Man, people really love games. Even with the AFL grand final, Awesome Arts Festival, RFLAN and a hundred different school holiday events, over 1600 people filled the town hall. It was even raining, which is like a meteorite shower to your average Perthian. But, hey, people really love games, and what we got from the festival was a lot more entertaining than dudes in jocks running around an oval. PGF may not have been as exceptional as last year, but I’ll be damned if I didn’t have a smashing time.

The first thing I noticed when I got inside was that panels had moved to the new library. In years prior, trying to hear what panellists were saying was as hopeful as finding a good album from Limp Bizkit (I’ll give you a head start: it’s not Cold Cobra). This time around, the acoustic weren’t drowned up by the howling of whatever was happening on the show floor. Moving panels out of the hall also allowed the mature games to hide away from the innocent youths, but this didn’t stop the younguns from getting in.

Mature games tend to be labelled as such because they’re not appropriate for people under, like, 10, but there were a lot of people below that threshold in the mature area. If you’re going to have mature games, it tends to be a good idea to enforce an age limit so that parents can leave their kid unattended and not worry about them seeing inappropriate content. While last year’s ‘mature area’ was a complete disaster, this year’s solution still needed tweaking. As for the games, well, it’s a little complicated.

The quality of games shown at expos like these continually blows my mind, unless, of course, they don’t. For the most part, the games were pretty awesome, like Vectonic and Screen Pirates. Then some games felt like no one had bothered to check how developed they were before being shown off. I won’t name names, but there were a couple that blew my mind with how early in development they were. If this were Playup Perth, that would be okay, but at a public-facing event like this? Not the time, guys.

There was also a strange number of absent games. Offpeak Games were a no-show, the Ludocity display stopped before it even started, and the Playup Perth selection was lacklustre, to say the least. The Ludocity one I can understand (rain makes for less than fun times), but did no one think to make plans in case one of the devs couldn’t make it? No spare laptop with a sneaky build on a USB just in case? These were a handful of games, though, and the majority were fantastic examples of what Perth could pull off.

The layout on the show floor was a smattering of student showcases, in-development games and even a few finished ones. You could find AR experiments from Sandbox Software sitting right next to Codex of Victory, a 4X that I drooled over from just looking at it. Thwart Geo, a fast-paced and devilishly addictive game, would be just opposite Cogz, a board game that’s a Perth classic at this point. The variety of games was brilliant, and while some of the admin issues brought down the event for me, the decluttering made it a much nicer atmosphere to walk around in.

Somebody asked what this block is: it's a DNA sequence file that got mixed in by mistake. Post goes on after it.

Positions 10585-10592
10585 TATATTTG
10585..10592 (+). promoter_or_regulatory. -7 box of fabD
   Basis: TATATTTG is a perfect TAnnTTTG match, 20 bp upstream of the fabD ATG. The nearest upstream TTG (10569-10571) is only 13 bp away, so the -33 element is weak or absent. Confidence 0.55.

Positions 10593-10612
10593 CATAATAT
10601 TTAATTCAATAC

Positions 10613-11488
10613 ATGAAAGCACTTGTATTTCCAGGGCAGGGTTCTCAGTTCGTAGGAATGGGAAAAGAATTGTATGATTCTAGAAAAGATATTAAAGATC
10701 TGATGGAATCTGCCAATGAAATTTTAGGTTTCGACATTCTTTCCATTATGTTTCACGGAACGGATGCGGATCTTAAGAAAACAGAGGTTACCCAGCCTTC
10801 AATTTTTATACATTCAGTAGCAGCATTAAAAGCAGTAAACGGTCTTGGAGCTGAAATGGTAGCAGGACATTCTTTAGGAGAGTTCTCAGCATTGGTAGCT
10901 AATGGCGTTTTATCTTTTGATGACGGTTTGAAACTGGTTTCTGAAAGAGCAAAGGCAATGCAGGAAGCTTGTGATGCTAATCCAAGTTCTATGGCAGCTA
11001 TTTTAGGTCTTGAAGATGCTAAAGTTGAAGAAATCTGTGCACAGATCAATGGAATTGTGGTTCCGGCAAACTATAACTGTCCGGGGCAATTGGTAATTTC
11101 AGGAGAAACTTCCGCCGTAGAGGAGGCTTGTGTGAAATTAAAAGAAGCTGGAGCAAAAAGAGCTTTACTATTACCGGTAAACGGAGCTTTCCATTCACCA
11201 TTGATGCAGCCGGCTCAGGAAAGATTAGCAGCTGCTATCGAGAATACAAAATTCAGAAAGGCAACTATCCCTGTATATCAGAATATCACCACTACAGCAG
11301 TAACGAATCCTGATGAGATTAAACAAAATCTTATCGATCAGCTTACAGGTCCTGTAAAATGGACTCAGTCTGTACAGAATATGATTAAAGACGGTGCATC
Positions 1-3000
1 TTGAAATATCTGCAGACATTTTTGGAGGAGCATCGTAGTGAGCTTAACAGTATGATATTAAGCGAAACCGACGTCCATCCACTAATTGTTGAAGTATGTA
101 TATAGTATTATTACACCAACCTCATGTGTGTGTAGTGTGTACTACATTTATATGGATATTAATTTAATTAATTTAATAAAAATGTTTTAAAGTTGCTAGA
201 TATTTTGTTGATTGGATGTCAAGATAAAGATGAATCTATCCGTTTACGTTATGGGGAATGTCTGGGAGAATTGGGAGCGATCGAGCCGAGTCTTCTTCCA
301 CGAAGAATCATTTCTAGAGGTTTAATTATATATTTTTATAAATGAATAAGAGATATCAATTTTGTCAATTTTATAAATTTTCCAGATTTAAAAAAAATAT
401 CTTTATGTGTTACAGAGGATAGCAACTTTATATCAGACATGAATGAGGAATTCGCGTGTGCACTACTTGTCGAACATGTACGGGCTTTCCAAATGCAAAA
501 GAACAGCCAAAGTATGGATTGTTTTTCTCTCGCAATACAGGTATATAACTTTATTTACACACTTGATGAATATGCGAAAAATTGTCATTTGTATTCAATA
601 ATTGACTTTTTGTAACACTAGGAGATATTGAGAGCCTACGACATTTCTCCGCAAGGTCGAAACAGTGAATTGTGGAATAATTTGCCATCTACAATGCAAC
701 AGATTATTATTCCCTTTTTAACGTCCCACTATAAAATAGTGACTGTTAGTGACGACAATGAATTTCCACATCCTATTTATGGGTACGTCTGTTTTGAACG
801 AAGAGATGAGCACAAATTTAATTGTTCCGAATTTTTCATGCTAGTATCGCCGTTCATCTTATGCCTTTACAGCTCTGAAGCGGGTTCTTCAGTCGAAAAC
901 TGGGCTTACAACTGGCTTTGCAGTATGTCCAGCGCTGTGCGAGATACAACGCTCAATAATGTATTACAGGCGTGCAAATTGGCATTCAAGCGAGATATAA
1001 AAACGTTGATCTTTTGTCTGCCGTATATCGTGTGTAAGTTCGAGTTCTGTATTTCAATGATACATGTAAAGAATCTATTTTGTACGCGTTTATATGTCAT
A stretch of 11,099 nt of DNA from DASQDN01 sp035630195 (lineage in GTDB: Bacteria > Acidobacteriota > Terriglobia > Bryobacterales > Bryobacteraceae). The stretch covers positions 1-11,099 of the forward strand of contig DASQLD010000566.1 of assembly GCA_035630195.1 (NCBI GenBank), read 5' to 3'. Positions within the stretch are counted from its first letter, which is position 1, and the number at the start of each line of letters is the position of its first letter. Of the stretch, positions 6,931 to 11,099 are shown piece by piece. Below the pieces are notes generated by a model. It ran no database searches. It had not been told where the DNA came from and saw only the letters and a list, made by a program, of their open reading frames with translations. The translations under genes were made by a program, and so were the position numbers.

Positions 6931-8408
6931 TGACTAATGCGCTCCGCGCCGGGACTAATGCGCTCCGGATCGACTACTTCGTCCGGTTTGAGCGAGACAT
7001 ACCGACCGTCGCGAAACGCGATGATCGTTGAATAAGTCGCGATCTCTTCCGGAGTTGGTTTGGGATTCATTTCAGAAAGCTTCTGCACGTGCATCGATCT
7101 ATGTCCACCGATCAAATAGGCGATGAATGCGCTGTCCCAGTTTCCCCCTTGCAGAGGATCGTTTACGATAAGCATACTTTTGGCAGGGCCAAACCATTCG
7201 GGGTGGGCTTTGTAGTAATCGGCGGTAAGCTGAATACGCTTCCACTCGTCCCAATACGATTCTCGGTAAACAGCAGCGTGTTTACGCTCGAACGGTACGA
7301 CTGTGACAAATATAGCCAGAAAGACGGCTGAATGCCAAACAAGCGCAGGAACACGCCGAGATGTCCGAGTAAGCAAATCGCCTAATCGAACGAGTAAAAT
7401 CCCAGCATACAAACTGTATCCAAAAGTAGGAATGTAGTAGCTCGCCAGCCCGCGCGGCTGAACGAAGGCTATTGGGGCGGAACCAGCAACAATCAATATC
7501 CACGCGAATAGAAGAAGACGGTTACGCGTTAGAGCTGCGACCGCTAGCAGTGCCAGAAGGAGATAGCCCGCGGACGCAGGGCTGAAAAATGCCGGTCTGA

Normally, expos like PGF are lines, lines and more lines, sometimes with the occasionally blocked path. This year, because the games were more spread out, even with the rain forcing a few indoors, the logistical nightmare of last year stayed in the past. There was an awkward emptiness just in front of the stage, but it’s better to have too much room than too little, right? Oh, and whoever had the bright idea to put chairs at the back of the hall was a genius, I think all the parents who attended will agree.

While a few things brought the event down, it was still a great show to attend. The diversity and overall quality of games on show were fantastic, and while there were a few exceptions, the games spoke to the high-quality of the local scene. The relaxed atmosphere was a nice change from the usual expo feel of lines everywhere, and the panels were put somewhere that made sense this time around. Hopefully next year will iron out the rest of the kinks, but for now, this would do.

Nick Ballantyne

Nick Ballantyne

Managing Editor at GameCloud
Nick lives in that part of Perth where there's nothing to do. You know, that barren hilly area with no identifying features and no internet? Yeah, that part. To compensate, he plays games, writes chiptunes, makes videos, and pokes fun at hentai because he can't take anything seriously.